“Governors, who arm-twisted Okonjo-Iweala into signing out our reserves held by the Central Bank, are today ministers in the All Progressives Congress, APC, government.

“We are still talking about change and corruption when old things refuse to pass away! These political gimmicks can only carry away gullible or naive Nigerians. President Buhari should beam his flashlight on policies and programmes that will lift up the masses,” Okogie said further.

The cardinal reminded the president of dying industries, which he said needed to be urgent revitalisation. He said the budget ought to aid solutions to the mass unemployment, rural-urban migration, skewedness in the distribution of income, abject rural poverty and industrialisation of rural economy. But regretted that it was not been so.

Besides, he asked the government to stop its change mantra because he had not seen any change.

“Our Change must change something. How could we continue to talk of change in a static system? How could we be talking of change when the same crew are governors, ministers, senators, and members of the House of Representatives? This is a cyclical devolution of power to the same people who are never out of power!

“What sort of change is the president talking about? When will the youth take over when even a governor does not take a bow and go? When shall we plan for the replacement of delinquent leadership? This is what constitutes change. Change is not changing from Jonathan to Buhari.”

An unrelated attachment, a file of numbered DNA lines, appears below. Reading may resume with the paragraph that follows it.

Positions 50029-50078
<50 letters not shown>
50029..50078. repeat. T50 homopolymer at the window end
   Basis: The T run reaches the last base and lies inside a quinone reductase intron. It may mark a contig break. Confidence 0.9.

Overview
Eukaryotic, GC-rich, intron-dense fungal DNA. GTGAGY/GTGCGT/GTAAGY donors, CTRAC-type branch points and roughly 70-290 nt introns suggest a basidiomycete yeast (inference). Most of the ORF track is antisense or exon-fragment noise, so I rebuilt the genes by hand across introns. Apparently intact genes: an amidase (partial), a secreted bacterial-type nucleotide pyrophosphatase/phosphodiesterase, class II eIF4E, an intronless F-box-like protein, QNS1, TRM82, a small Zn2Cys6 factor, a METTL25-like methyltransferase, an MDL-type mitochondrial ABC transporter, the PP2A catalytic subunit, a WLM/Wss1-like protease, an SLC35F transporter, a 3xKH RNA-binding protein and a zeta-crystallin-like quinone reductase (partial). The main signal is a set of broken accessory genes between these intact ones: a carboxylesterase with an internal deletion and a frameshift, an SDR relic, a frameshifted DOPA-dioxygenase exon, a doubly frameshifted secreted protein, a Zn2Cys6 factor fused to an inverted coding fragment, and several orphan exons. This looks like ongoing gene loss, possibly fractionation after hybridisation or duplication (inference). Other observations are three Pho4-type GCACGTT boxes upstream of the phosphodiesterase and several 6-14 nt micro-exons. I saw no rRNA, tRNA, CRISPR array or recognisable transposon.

He said further: “Change is behavioural and pervades all levels of society including the family, the church, the mosque, schools, market women and business men. When we talk of change, we talk of positive-salutary, healthy growth and development oriented change that cuts across the entire gamut of the society.

“What sort of change is this that ignores the glaring unequal distribution of national income? It is absurd that the same government that is unable to pay N18,000 per month to the lowest grade of labour can afford to pay N1.8 million per month to anyone in the economy. Why must tax payers’ money be used to feed Mr. President and his family?

“Why must the tax payers’ money be used to buy brand new exotic vehicles for the legislature, judges, ministers and governors when they are heavily paid?

“Why don’t they use loan finance or mortgage finance to buy their cars and houses? This is also a form of looting and it is the cause of grounding the economy and calling in an IMF spin-doctor all the time.

“Precisely two years ago this same President Buhari rejected off-hand this use of a spin doctor to heal the ailing economy. He preferred the use of counter-trade and inward looking policies like cutting down costs and flamboyant exotic life styles.

“Today, I am not so sure we have the same Buhari. I do hope he has not changed all the colours of the rainbow. The ruling elites are living a luxurious lifestyle while the masses are in abject poverty and yet we are all Nigerians. Enough of this change-conundrum,” Okogie warned.

— Jan 25, 2016 @ 16:20 GMT